Home Brew Forums

Home Brew Forums (http://www.homebrewtalk.com/forum.php)
-   Bottling/Kegging (http://www.homebrewtalk.com/f35/)
-   -   Foam but no carbonation (http://www.homebrewtalk.com/f35/foam-but-no-carbonation-189353/)

stoutaholic 08-03-2010 11:07 PM

Foam but no carbonation
 
I know this question has been asked before, but none of the threads I have found have actually explained the phenomenon that is occurring. Essentially, when I dispense the beer from my keg, it pours complete foam, but when the foam settles out, the beer in the glass is completely flat. Anyone know what is going on here?

This doesn't seem to be a simple issue of balancing the system. I could reduce the pressure in the keg, increase the line length, etc. in order to pour a slower or less foamy glass. What I don't understand is how the pour can be complete foam without being noticeably carbonated at all. It is as if, once the beer reaches the glass, all the CO2 instantly bursts out of solution as foam, thus leaving the beer devoid of CO2. But I don't understand why this would happen, if this is what is actually happening.

PintOfBitter 08-03-2010 11:27 PM

Quote:

Originally Posted by stoutaholic (Post 2197269)
... It is as if, once the beer reaches the glass, all the CO2 instantly bursts out of solution as foam, thus leaving the beer devoid of CO2. But I don't understand why this would happen, if this is what is actually happening.

You're right about this. beer is going from keg pressure to ambient too quickly, which is causing virtually all the CO2 to come out in foam. You know the beer is getting carbonated, or the foam wouldn't happen at all.

How long are your lines and what is your serving pressure?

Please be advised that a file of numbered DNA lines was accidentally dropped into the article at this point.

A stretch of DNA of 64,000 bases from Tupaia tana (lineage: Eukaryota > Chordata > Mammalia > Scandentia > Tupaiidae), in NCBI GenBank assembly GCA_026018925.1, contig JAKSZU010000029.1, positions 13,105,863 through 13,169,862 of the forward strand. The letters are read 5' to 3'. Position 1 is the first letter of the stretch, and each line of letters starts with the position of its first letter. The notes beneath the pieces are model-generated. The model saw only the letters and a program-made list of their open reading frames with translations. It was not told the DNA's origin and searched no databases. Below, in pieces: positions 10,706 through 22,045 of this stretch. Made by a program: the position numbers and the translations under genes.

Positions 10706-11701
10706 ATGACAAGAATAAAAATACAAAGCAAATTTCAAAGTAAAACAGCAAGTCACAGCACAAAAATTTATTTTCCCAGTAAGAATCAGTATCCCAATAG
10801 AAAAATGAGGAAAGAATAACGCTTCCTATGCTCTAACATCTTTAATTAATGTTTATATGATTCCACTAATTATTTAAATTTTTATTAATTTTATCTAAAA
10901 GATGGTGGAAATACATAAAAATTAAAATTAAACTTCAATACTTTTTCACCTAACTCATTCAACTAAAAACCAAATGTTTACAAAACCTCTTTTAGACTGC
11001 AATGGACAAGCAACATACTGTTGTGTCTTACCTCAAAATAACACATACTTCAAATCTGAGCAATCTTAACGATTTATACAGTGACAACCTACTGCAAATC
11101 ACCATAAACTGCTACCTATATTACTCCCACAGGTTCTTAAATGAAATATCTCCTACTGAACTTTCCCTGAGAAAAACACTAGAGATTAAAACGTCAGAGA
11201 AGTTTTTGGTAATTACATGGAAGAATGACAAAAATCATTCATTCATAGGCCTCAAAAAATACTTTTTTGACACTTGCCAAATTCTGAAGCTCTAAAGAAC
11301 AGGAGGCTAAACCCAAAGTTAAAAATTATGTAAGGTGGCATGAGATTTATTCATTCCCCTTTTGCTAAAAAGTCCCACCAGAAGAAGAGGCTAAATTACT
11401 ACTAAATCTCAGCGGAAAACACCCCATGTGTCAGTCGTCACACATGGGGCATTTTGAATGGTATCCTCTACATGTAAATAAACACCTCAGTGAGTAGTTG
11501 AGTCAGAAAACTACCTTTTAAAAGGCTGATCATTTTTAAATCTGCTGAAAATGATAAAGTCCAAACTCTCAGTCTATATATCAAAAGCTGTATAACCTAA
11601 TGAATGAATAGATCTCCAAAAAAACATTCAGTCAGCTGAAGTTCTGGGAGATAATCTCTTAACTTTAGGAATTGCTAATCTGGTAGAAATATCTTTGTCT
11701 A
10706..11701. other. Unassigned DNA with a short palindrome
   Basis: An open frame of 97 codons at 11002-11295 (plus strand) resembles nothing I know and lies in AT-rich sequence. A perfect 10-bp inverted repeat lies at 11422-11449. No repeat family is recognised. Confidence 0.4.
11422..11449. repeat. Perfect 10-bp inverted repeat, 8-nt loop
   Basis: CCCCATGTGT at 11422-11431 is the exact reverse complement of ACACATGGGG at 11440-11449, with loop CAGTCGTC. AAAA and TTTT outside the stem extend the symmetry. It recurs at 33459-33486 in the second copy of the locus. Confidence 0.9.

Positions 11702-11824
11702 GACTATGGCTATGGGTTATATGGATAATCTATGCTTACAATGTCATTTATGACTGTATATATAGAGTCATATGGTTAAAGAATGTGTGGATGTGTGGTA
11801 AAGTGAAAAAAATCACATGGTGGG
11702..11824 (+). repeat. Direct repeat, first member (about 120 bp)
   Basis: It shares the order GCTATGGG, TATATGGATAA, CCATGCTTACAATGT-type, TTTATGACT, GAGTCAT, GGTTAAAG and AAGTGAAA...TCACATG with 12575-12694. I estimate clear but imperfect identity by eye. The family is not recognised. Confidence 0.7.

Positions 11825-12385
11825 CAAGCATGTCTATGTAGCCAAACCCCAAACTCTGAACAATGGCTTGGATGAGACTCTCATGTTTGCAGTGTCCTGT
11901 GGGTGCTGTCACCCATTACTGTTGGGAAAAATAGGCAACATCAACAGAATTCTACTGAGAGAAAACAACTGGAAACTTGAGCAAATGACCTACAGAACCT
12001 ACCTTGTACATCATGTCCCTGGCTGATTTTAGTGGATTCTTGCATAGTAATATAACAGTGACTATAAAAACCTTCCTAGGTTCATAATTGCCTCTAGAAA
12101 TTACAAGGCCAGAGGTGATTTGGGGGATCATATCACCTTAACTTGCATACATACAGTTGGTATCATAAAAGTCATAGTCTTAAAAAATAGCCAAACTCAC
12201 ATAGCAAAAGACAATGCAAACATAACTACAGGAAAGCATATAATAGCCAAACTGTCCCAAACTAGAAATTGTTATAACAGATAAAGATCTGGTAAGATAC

wildwest450 08-03-2010 11:28 PM

Did you do an extended high psi force carb. Give it a little shake maybe?

sniemeyer 08-04-2010 01:21 AM

I have a 12 foot 3/16" line. I can see the beer in the line, without any foam, but as soon as it leaves the cobra head dispenser, it turns into foam. I also tried it with a chilled glass, with the same result. I am actually not adding any additional serving pressure, just relying on the pressure existing in the keg (my intention was just to bottle a six pack with my counter-pressure bottle filler and then adjust the pressure in the keg to serving pressure later. I wanted to ensure that, after losing carbonation in the bottling process, the beer in the bottle would still be sufficiently carbonated).

The beer may very well be overcarbonated, as I used a 0.5 micron stone, set the pressure at about 20 PSI with the beer at 32 F, and let it sit for two days. This is a Belgian Dubbel, so I want the carbonation level to be about 3.0 to 3.5 volumes. It may not even be possible to use a counter-pressure bottle filler at that level of carbonation, but I am still confused about why all the CO2 suddenly bursts out of solution, even when dispensing to a glass with a cobra head. If the beer was SIMPLY overcarbonated, I would expect the beer to foam, pour too quickly, etc. but I would not expect the beer remaining in the glass, after the foam has dissipated, to be completely flat. This is what seems odd to me. It is as though somehow the CO2 needs to be "bound" more completely to the beer itself.